(5)
$$\begin{aligned} \varDelta E= & {} \left( L_{u,v}\!-\!\hat{L}_{u,v}\right) ^2\!+\!\left( a_{u,v}\!-\!\hat{a}_{u,v}\right) ^2\!+\! \left( b_{u,v}\!-\!\hat{b}_{u,v}\right) ^2, \end{aligned}$$
(6)
where Lab are the coordinates of the original and \(\hat{L}, \hat{a}, \hat{b}\) of restored image pixels, both in CIE Lab color space [1].

In addition, the Feature-SIMilarity index for color images (FSIMc), [57] was used to provide additional information about noise suppression performance. In contrast to Peak Signal-to-Noise Ratio (PSNR), Mean Absolute Error (MAE), and Normalized Color Difference (NCD), which operate on individual pixels, thus compare images in context-free manner, the FSIMc index, is based on the properties of the human visual system.

2 Original FASTAMF algorithm

Fig. 1

Block diagram of original FASTAMF

The FASTAMF [54] algorithm is composed of two main processing phases (Fig. 1):
  1. 1.

    noise detection—the noise map (\(\hat{M}\)) is estimated upon input image (\(\varvec{X}\)), using reduced ordering scheme and two parameters provided by the user: operating window size (w) and threshold (t).

     
  2. 2.

    pixel replacement—the output image (\(\varvec{\hat{X}}\)) is obtained using input image (\(\mathbf {X}\)), and noise map (\(\hat{M}\)) provided by noise detection phase. Only pixels classified as noisy are processed by AMF with operating window size w.

     
The filter operates on every pixel of input image \(\varvec{X}\) located at coordinates (uv), denoted as \(\varvec{x}_{u,v}\), using operational window W containing \(n = w^2\) samples. Pixels in W are denoted \(\varvec{x}_1\ldots ,\varvec{x}_{n}\), and \(\varvec{x}_{1} = \varvec{x}_{u,v}\) is the center pixel of W (Fig. 2).
Fig. 2

Notation of the pixels in the filtering window

2.1 Noise detection

The noise detection phase is composed of the following steps:
  1. I.
    Evaluation of pixels impulsiveness begins with computation of dissimilarity measure \(d(\varvec{x}_1,\varvec{x}_j)\) between the central pixel and every other pixel contained in W, denoted as \(\delta _{i}\). Originally, the Euclidean distance was used, but many other dissimilarity measures can be used instead [11]. For example, in [58], the authors show that the use of Chebyshev distance (\(L_\infty\)) improves detection performance, because this way algorithm is then more sensitive to outliers occurring on individual channels. Next, distances \(\delta _i\) (excluding \(\delta _1\) which is equal to 0) are sorted in ascending order: \(\delta _{2}, \ldots , \delta _{n} \longrightarrow \delta _{(1)}, \ldots , \delta _{(n-1)},\) and the trimmed sum of \(\alpha =2\) smallest distances is computed for pixel \(\varvec{x}_{u,v}\):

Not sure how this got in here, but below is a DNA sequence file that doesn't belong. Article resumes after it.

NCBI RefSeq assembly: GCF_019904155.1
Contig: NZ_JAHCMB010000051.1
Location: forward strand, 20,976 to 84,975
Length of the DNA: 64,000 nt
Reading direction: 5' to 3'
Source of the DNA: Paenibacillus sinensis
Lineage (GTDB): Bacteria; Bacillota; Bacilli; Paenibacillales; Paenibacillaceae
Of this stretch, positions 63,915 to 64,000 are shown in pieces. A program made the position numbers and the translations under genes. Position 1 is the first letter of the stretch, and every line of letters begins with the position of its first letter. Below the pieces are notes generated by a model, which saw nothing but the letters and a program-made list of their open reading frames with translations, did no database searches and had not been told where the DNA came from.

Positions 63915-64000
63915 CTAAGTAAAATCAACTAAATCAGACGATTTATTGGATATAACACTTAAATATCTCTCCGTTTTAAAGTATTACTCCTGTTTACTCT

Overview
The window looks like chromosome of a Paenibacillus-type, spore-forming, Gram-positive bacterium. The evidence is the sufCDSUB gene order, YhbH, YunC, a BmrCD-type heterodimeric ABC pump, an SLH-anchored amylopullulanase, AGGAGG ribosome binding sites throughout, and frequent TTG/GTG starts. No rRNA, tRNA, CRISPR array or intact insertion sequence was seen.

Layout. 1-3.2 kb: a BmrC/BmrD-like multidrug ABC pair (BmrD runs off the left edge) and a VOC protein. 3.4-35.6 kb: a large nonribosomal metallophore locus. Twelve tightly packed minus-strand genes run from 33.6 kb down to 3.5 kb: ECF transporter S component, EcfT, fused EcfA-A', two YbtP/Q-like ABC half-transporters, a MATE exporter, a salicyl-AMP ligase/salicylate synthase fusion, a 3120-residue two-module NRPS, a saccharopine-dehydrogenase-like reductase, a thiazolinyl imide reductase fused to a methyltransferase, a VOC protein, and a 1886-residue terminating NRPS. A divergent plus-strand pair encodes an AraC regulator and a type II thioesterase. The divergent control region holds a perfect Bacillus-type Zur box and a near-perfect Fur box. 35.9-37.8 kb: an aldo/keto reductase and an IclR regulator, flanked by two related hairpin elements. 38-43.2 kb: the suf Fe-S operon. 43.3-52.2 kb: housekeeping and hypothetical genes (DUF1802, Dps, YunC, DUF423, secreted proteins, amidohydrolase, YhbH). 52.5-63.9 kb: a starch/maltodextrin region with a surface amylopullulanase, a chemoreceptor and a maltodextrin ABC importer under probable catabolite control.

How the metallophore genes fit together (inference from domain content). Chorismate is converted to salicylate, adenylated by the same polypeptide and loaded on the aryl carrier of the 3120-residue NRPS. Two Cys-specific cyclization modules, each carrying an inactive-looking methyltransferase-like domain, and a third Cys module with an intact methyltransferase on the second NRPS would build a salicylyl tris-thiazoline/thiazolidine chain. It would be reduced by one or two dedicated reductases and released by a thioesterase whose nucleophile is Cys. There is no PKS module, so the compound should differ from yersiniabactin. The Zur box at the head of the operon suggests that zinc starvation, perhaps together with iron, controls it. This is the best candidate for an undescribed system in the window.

$$\begin{aligned} c_{u,v} = \sum _{r=1}^{\alpha } \delta _{(r)}. \end{aligned}$$
    (7)
    The \(c_{u,v}\) can be interpreted as raw impulsiveness of the pixel (Fig. 3).
     
  2. II.
    Adaptation to local image variation is performed. For every \(c_{u,v}\), a window \(W_{c}\), containing n values \(c_{i}\), is taken, so that \(c_{1}=c_{u,v}\) is in the center of that window. The final corrected measure of corrected pixel impulsiveness (Fig. 4) assigned to pixel \(\varvec{x}_{u,v}\) is obtained:
    $$\begin{aligned} s_{u,v} = c_{u,v}-c_{\min }, \end{aligned}$$
    (8)
    where \(c_{\min } = \min \{c \in W_c\}\). This correction normalizes impulsiveness based on the local image variation. In homogeneous image regions \(c_{\min }\) is close to 0 and it rises together with variation in local neighborhood. As a result, the pixels of high raw impulsiveness in harsh regions of the image are less likely to be classified as noisy pixels of the same raw impulsiveness in smooth areas.
     
  3. III.
    Noise map acquisition finalizes the noise detection phase, during which the estimated noise map \(\hat{M}\) is obtained. It is achieved by the comparison of \(s_{u,v}\) to the threshold t, provided by the user, for every pixel in the image \(\varvec{X}\) as follows: